However, this is just the first step in a long line of steps before the case is decided. Rarely is a Rule 12(b)(2) motion granted. Motions for Summary Judgment, other defense motions and a trial are all next, then appeals. Hopefully, an appellate court will look at this say the original decision must be overturned.

What can you do? In this case, maybe not a lot can be done, but there are something’s that might assist in some circumstances.

In every sale or contract, put into the agreement a jurisdiction and indemnification clause. You can use them in retail sales agreements with consumers, to some extent.

You also might consider an indemnification agreement between your US based distributor and yourself if you are a foreign, non US based, manufacture. The agreement would say that you would be 100% indemnified for any US based lawsuits, other than product recalls. This might encourage US plaintiff’s not to drag you into a US court.

Make sure your agreement with your US based distributor is not a big target for lawsuits. Identify when the inventory transfers to the US subsidiary and when payment is owed for the inventory.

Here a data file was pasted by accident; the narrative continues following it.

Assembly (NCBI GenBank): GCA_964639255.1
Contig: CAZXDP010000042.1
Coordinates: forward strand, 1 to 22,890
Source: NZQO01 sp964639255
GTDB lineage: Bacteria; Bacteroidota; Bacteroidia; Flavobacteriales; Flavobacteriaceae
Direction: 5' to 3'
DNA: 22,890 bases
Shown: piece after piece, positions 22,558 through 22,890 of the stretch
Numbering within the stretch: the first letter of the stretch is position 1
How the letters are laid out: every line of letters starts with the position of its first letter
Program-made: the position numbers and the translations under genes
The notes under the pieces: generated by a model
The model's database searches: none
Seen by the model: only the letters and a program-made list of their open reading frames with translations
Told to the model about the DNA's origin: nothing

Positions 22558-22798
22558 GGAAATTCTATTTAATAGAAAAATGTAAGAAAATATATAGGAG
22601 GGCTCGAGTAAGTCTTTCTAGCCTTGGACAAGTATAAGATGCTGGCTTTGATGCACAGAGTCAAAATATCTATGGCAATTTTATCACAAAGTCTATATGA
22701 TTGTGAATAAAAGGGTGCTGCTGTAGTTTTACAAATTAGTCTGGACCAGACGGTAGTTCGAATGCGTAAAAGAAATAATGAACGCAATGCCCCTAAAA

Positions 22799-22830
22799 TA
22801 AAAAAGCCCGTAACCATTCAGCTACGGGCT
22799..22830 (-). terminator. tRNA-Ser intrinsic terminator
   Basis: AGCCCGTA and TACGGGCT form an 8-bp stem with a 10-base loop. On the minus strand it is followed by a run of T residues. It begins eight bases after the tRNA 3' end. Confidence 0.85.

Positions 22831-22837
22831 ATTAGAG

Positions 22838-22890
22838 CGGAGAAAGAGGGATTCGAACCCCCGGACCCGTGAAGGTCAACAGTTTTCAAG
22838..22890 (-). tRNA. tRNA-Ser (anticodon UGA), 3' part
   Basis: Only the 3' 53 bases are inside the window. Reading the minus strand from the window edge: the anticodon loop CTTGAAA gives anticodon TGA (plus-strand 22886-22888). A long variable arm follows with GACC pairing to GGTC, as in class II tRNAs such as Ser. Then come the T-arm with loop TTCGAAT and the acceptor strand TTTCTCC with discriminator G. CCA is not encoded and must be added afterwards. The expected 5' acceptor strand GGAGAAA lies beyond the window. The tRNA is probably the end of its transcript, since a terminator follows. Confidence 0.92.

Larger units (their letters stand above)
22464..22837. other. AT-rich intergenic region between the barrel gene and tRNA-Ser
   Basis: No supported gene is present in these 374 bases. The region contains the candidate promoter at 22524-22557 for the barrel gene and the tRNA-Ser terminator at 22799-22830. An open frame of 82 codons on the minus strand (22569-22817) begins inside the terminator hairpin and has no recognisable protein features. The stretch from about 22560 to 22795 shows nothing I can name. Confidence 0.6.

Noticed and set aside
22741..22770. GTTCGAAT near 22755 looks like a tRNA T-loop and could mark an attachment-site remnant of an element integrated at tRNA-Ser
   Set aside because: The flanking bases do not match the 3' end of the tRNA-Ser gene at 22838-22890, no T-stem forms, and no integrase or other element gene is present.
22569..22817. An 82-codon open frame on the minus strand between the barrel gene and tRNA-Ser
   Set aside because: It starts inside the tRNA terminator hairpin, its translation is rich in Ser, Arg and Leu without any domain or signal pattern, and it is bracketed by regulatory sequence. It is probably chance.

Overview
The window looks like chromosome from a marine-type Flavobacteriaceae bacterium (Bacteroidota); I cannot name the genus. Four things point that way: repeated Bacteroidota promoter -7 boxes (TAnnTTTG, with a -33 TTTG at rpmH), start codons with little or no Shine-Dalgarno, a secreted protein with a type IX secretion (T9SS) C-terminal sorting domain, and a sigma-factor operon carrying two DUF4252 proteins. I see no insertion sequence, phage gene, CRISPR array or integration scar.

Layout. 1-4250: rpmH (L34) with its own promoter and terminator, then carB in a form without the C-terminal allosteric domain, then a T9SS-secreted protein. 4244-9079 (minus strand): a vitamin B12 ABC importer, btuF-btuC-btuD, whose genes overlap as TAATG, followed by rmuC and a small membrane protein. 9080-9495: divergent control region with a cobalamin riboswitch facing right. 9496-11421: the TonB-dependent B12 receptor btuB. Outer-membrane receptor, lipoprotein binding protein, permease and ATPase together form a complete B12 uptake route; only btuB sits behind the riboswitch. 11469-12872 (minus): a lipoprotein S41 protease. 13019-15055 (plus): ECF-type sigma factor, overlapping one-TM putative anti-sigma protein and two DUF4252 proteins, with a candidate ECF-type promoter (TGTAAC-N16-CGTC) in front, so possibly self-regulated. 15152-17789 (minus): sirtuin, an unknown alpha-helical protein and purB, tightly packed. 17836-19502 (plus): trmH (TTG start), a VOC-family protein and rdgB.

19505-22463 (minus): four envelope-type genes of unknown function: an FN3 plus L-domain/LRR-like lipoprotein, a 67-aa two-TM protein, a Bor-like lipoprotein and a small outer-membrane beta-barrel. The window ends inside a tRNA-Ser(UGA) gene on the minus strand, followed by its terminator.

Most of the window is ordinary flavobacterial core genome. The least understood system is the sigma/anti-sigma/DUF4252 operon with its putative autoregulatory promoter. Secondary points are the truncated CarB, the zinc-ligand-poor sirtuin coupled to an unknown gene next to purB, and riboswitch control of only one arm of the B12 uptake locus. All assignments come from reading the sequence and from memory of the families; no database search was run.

Set up a defense program with your US Distributor, Reps and all retailers. The program should incorporate the use of a release. The program should make sure three things happen to help eliminate several of the issues in this case.

1.       It requires the use of a release by all parties at all times. You can even put one on your website. Releases are not 100% effective in product liability cases, but their jurisdiction and venue clauses may at least get the suit back to your home state.

2.      The agreement identifies who shall be protected who and for what reasons. The manufacture of a product in a product liability claim is going to be holding the bag in most cases so this is not a big deal. More importantly it keeps the retailer in your camp in litigation and prevents the embarrassment of brining in the retailer as a third party defendant, making them mad and making you look bad, that occurred in this case.

3.      It requires the retailer to notify you immediately of any problems so you can get ahead of the curve.

4.      It puts you in control of your litigation destiny and makes you look like the good guy when you are sued to all distributors and retailers in the industry.

For more cases on Jurisdiction and Venue see:

The legal relationship created between manufactures and US consumers

Four releases signed and all of them thrown out because they lacked one simple sentence!

A Recent Colorado Supreme Court Decision lowers the requirements to be brought into the state to defend a lawsuit.

What do you think? Leave a comment.

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Copyright 2012 Recreation Law (720) Edit Law